Figure 2: Subcostal view of the pericardial effusion on transthoracic echocardiogram.

She underwent extensive workup to evaluate the etiology of her pericardial effusion. Viral causes including HIV, monospot test were negative. T-spot was also negative. Due to concerns for a drug-induced lupus from infliximab, ANA and ds-DNA were checked, which were negative. Antihistone Abs were 1.9 (positive). ESR was 70 and CRP was more than 190. There were no signs of serositis, oral ulcers, photosensitivity, blood disorders (leukopenia, anemia, and thrombocytopenia), neurologic disorder, or rash (malar or discoid).

The clinical presentation was not compatible with any other pathology and based on the specified time frame of the presentation, a diagnosis of infliximab induced lupus was made and patient was taken off infliximab therapy.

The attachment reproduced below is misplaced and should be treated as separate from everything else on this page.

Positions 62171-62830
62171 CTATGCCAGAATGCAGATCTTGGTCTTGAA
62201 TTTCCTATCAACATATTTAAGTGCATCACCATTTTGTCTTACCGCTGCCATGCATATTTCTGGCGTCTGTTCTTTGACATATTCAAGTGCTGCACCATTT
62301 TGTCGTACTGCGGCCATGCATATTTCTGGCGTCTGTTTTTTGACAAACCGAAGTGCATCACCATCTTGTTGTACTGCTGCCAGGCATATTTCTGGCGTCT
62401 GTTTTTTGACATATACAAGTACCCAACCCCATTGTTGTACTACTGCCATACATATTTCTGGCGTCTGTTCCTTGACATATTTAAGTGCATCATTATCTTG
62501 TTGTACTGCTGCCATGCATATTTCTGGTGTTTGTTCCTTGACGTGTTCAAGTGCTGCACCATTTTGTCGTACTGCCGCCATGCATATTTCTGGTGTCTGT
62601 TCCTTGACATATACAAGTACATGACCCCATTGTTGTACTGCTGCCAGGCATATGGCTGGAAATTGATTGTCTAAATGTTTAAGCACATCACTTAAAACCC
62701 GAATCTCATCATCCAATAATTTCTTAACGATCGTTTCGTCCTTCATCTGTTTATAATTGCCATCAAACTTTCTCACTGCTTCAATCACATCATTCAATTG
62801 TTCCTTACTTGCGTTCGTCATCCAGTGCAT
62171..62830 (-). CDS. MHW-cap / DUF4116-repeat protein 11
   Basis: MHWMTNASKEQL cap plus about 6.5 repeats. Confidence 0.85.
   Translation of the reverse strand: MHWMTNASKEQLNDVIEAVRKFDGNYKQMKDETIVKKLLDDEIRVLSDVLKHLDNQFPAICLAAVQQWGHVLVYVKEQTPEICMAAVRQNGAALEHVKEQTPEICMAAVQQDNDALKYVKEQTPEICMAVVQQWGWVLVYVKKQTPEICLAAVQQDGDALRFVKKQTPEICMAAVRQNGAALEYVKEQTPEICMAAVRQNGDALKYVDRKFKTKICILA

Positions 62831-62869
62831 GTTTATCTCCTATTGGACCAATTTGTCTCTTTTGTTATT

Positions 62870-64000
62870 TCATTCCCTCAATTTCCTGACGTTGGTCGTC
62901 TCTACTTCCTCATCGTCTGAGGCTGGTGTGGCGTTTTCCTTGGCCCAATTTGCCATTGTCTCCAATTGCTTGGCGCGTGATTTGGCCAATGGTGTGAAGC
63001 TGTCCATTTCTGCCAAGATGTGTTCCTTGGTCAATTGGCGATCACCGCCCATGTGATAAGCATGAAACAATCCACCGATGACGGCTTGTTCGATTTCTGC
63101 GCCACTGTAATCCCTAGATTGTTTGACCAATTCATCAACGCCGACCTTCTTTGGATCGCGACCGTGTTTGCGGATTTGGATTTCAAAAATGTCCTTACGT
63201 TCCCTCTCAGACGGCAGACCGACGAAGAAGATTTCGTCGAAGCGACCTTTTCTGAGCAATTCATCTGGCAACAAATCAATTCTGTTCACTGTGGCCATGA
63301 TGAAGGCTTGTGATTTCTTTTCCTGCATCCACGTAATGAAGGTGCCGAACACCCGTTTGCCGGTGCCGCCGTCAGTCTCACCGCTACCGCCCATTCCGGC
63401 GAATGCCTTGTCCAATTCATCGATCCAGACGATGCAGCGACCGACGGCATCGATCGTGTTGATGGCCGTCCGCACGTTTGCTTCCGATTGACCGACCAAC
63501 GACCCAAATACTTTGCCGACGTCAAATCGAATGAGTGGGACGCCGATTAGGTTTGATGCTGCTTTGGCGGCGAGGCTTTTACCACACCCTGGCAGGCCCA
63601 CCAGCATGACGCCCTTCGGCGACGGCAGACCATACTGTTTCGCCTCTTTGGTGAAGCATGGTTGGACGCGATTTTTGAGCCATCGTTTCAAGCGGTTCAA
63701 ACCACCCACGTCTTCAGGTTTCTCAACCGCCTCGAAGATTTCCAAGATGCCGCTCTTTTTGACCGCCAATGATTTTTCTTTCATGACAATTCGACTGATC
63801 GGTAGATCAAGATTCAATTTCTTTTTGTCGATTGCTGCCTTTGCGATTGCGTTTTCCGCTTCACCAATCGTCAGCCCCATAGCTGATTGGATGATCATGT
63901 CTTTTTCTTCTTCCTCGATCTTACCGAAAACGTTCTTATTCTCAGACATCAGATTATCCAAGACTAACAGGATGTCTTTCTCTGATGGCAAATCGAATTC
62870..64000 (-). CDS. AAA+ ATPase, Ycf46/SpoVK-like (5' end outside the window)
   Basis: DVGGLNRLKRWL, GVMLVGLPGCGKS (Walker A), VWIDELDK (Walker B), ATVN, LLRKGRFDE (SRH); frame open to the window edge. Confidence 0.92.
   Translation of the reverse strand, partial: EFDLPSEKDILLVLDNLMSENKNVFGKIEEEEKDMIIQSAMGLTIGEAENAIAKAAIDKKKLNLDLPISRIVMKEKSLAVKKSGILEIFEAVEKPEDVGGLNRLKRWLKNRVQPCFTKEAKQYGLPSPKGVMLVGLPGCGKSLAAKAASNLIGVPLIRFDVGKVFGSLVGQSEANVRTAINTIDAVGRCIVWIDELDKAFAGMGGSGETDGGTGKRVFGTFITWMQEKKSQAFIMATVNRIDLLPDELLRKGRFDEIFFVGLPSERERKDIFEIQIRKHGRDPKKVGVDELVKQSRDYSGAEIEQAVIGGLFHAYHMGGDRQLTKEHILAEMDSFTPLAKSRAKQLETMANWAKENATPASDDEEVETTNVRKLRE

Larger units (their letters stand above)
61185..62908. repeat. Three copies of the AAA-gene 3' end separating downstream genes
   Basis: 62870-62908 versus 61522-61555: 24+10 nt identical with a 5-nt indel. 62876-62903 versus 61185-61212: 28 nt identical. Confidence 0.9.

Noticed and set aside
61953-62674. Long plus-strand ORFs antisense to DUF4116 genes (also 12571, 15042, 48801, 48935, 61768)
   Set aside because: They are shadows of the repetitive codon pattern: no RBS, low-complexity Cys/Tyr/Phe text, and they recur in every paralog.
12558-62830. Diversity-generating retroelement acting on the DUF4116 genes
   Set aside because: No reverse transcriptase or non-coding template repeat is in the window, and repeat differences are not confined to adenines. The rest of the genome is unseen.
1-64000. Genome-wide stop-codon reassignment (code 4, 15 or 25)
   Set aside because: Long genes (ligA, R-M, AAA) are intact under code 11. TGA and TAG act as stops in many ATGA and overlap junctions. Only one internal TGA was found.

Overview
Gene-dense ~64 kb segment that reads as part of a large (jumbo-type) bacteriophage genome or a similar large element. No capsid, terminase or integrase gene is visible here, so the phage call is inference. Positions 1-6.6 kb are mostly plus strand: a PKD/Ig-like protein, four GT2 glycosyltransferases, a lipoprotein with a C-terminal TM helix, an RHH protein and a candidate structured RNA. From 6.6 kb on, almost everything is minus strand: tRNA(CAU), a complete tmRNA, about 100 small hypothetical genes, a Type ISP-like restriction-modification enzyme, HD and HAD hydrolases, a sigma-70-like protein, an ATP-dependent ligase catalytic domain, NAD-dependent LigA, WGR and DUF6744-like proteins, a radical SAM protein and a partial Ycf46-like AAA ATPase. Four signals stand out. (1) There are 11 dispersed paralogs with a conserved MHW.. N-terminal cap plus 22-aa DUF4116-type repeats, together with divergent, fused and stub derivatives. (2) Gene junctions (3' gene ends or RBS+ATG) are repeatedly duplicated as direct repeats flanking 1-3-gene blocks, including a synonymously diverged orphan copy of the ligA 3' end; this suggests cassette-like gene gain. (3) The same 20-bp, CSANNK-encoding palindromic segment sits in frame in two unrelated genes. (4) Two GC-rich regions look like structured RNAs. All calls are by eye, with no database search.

Her infectious workup for diarrhea including stool culture, stool ova and parasite, and clostridium difficile were negative. A procalcitonin level was also negative. She was in a moderate to severe ulcerative colitis flare and was therefore started on IV methylprednisolone 60 mg daily for 3 days and then transitioned to PO prednisone 40 mg daily. Her shortness of breath and fatigue got better and, after discharge, her diarrhea frequency went back to baseline. After she completed her prednisone taper, she was planned for vedolizumab (antagonist to α4β7 integrin) therapy for her ulcerative colitis. Vedolizumab is not shown to be associated with drug induced lupus [3] and that is why it was chosen for our patient. She got induction therapy with IV vedolizumab 300 mg at weeks 0, 2, and 6 and was then continued on maintenance therapy with IV vedolizumab 300 mg every 8 weeks. She did not receive infliximab therapy in the future. Post discharge, serum anti-TNF alpha antibodies were checked which were negative.